If you carry out work at home, you may be able to claim a deduction for some of the expenses relating to the area that you use for business purposes. In all cases the taxpayer needs to:
- be able to prove that expense have been incurred and
- be able to establish a connection between the business and the expenses being claimed.
This article clarifies the various options available and highlights a potential capital gains pitfall.
The level of deductibility depends on the nature of activities being carried out.
Home – Specific Work Area
Where a study or spare room is set aside primarily or exclusively for business activities.
- Running expenses including heating, cooling, lighting and depreciation of furniture – Actual expenses based on floor area or 26c per hour spent in office on business activities.
- Telephones – Itemised business usage or
- records covering a 4 week period establishing a pattern of use for the entire year.
- Depreciation of office plant & equipment including computers, photocopiers – Bona fide estimate of the extent that the equipment was used for income producing purposes.
Portion of rent, mortgage interest, insurance or council rates.
Home – Principal Place Of Business
You run your business from home and an area is set aside exclusively for business activities.
- All the same deductions as above AND
- A portion of one’s rent, mortgage interest, rates, insurance.
The most common basis used to apportion occupation costs is floor area. Other methods can be used, provided the basis is reasonable.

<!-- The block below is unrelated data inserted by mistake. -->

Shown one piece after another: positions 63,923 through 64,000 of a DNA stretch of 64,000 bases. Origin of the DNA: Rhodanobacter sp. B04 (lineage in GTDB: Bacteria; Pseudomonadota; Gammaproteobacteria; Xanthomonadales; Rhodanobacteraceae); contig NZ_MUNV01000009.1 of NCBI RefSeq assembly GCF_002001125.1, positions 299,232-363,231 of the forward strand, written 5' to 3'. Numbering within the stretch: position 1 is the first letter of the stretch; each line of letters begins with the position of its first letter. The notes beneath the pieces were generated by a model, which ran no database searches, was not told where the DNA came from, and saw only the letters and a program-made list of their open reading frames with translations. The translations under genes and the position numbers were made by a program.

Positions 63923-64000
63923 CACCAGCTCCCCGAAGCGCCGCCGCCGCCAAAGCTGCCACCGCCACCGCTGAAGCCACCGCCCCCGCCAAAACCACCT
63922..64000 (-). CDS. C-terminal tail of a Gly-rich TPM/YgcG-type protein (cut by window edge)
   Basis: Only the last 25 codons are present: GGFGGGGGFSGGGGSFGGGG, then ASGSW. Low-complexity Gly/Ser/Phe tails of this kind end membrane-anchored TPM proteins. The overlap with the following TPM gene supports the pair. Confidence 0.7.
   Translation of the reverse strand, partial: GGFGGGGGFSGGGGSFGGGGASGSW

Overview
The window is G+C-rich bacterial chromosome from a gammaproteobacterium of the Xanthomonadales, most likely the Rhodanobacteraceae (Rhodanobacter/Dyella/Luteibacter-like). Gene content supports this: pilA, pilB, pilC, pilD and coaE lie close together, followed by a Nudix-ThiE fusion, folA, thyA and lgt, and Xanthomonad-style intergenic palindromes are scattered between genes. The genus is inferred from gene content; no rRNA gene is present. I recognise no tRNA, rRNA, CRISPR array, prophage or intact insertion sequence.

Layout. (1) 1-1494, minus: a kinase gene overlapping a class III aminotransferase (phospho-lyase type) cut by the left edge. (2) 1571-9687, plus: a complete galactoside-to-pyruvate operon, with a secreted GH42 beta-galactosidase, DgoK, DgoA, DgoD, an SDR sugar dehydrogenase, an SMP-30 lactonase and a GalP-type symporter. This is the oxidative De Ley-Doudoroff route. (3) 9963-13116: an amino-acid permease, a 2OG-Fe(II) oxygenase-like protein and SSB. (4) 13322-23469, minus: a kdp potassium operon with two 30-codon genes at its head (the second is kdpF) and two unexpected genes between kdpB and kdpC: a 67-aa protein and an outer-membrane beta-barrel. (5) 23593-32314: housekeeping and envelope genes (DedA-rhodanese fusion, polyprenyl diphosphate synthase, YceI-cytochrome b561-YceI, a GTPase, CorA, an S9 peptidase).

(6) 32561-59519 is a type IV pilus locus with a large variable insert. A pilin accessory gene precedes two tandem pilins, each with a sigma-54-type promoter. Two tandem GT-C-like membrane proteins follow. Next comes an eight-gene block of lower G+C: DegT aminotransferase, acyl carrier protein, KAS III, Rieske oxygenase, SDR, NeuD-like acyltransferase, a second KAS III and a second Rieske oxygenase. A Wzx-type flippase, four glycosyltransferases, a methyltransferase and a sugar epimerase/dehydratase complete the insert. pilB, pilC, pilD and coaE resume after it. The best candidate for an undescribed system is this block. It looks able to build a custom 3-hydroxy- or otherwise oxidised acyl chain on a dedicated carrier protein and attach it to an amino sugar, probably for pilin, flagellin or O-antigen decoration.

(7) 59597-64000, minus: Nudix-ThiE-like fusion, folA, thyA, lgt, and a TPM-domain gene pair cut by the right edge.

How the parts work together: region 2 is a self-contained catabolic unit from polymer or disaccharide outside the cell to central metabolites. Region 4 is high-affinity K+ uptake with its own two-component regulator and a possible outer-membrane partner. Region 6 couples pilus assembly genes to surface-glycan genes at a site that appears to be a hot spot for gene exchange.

Do you have to pay capital gains tax when you sell your house?
If you answer yes to all of the following questions, then you have a potential capital gain exposure on the sale of your property:
- Did you acquire your home on or after 20 September 1985?
- Did you use any part of your home to produce business income at any time?
- Were you entitled to an interest deduction on money borrowed to buy your home? (You need to consider this question even if there were no borrowings – i.e. you need to consider the answer as if there had been borrowings.)
You are entitled to an interest deduction where:
- Your home has the character of a “place of business”. It is likely to have this character where your home is:
- Clearly identifiable as a place of business; and
- The business area is not suitable for private or domestic purposes; and
- The area is used almost exclusively for carrying on your business; or
- Used regularly by your clients.
- Trade persons work shop
- Bookkeepers home office
- Tutors home classroom
- Area set aside for retail business
- Dressmakers sewing and fitting room
You still have a capital gains tax exposure on the sale of your home if you were entitled to claim a deduction for interest and didn’t actually claim the deduction!
The fact that you chose not to claim a deduction for interest on your mortgage does not exempt you from paying capital gains tax on a portion of the profit that you make on the eventual sale of your home!